Another way we tried out was to have a group of people as guessers and another group as drawers. The drawing was performed by putting the phone on your head and try to draw the word by moving your body.

How It Works

The Draw the Word game was created using p5.js, node.js, and A host client manages when the game starts, and when it ends, player clients provide the drawing features and a canvas. The server receives the information about each client, generates the random word to draw and defines, which player is the guesser.

Tools & Process

Draw The Word was coded using, p5.js, express.js and glitch!

You can see the source code here.
Thank Thank Thank 

Thankful for being in the same group with Angelo and En Tung.  Special thanks to my classmates who had enough courage to playtest the game, and to Mimi Yin, who supervised and code reviewed this project.

sound pal


sound pal is a data visualization and sound of more than 10k Facebook messages between two friends.

I was curious about different ways for a human to perceive data, besides a simple visualization that all of us already got used to. I ended up coding an algorithm that parses through each message and turns it into a sound.


This is a solo project.
Coding & Visuals by Yona Ngo.

How It Works

After downloading the chat history on Facebook, I wrote a Python script that goes through each message and finds the most common words my friend Tommy and I use.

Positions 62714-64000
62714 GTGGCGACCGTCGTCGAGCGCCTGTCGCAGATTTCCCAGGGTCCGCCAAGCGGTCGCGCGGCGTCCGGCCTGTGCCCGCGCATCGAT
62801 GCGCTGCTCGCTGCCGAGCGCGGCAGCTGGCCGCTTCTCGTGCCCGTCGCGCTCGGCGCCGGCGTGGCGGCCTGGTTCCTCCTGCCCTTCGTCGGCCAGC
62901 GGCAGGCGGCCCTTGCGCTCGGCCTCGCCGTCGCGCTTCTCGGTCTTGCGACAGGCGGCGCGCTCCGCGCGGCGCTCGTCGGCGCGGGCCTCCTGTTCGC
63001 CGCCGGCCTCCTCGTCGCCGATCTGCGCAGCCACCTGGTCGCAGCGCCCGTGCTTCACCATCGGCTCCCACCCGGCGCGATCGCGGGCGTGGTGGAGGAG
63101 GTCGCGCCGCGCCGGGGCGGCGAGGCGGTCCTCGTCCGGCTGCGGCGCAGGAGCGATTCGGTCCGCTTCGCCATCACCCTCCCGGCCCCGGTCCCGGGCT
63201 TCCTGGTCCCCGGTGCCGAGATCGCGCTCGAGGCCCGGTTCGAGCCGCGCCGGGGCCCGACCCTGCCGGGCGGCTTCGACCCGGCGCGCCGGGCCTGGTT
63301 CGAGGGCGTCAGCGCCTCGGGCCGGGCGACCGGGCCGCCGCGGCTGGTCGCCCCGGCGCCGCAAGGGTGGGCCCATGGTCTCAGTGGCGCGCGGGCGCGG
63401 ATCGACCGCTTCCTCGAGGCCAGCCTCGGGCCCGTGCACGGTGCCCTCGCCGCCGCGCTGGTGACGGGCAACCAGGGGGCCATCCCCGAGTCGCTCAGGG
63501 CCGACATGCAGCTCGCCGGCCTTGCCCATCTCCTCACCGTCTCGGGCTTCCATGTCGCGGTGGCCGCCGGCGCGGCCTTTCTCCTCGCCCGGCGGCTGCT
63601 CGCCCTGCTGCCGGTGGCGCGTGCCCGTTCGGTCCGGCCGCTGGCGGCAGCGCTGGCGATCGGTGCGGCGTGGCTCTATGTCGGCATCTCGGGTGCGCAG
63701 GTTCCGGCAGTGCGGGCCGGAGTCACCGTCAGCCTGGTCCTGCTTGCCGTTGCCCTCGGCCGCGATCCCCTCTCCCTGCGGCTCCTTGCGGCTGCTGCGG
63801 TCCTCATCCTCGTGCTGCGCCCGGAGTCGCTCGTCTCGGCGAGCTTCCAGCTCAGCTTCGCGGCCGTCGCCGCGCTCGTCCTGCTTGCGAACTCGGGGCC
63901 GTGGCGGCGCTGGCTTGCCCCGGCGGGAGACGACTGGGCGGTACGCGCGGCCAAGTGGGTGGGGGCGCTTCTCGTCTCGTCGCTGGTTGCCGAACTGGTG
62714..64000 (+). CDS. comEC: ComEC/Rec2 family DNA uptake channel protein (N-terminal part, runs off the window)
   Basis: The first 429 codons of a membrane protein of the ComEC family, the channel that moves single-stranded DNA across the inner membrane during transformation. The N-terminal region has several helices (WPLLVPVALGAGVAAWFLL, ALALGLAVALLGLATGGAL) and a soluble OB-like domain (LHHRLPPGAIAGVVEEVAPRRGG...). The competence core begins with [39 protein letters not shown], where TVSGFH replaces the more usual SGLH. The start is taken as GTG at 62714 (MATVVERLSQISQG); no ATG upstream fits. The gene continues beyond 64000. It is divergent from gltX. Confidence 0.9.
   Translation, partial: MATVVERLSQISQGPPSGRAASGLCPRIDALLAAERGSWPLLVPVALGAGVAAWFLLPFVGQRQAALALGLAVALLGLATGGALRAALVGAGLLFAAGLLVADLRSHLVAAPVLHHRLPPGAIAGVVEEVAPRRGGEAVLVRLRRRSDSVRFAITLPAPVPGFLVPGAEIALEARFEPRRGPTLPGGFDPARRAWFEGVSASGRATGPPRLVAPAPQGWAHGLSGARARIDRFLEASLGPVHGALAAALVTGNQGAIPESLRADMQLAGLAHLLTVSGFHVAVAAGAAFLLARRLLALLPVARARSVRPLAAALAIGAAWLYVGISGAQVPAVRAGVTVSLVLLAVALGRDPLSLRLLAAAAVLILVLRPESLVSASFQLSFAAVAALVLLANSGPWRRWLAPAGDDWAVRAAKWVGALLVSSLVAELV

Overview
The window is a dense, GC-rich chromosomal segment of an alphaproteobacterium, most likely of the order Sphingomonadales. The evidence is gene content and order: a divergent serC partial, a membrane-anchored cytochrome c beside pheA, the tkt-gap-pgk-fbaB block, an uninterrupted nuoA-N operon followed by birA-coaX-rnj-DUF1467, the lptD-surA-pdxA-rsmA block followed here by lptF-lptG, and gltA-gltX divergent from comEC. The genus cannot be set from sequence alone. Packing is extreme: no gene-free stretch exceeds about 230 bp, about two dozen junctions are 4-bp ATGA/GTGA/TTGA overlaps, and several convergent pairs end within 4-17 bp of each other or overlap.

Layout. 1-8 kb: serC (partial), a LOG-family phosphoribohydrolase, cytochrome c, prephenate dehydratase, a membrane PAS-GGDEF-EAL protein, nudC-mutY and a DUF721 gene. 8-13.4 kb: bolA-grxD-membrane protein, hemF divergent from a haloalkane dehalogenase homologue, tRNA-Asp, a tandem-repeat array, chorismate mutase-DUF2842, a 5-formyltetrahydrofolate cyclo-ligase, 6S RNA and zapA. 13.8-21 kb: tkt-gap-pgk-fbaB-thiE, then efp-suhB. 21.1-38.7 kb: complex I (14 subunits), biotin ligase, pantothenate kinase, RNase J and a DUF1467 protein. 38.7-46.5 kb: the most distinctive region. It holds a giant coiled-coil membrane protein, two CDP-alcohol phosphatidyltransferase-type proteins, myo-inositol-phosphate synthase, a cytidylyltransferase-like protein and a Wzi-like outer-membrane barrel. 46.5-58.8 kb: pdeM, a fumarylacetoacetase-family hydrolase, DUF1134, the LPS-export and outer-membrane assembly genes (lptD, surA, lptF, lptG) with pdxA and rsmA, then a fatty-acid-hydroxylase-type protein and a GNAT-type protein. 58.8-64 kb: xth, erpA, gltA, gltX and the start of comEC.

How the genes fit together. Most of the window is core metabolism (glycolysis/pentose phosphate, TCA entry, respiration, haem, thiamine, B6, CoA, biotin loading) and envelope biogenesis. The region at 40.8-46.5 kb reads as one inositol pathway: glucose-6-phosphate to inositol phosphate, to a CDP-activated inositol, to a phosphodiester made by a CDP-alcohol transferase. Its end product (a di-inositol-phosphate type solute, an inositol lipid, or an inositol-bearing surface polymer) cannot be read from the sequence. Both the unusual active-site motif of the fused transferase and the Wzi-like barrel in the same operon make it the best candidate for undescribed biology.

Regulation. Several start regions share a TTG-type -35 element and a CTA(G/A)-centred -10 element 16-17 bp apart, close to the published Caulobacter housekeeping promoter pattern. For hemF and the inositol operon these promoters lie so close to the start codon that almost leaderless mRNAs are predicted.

It turned out that besides the words "I" and "you" we used quite often slang and meme words that only we could understand like poop emoji 💩, the words "lol", "ahisee", "sweats" etc.

I picked the top 10 most commonly used and interesting words with individual priorities and set a corresponding note to them. The sounds are also different depending on the sender's name. If a sender is "Phuong Ngo" the pitch is higher and is lower for "Tommy".

Then with JavaScript, the algorithm reads each message every 0.1 seconds, analyzes if the message carries the keywords and plays the note of the found word with the highest priority with Tone.js.

Data Visualization Poster

The poster above presents each message as a polygon. The number of each polygon's edges corresponds to the number of keywords mentioned in a message, the color is picked according to the keyword with the highest priority and sender's name, e.g. my messages are represented in brighter colors and Tommy's messages are darker.

This poster was inspired by Yining Shi's posters.

Tools & Process

The sonic visualization was created using Tone.js, poster — p5js. The data from the messenger were also processed with Python.
Thank Thank Thank

Special thanks to my friend Tommy for letting me use our messages in this project.

made with ♥ by yonaymoris in 2021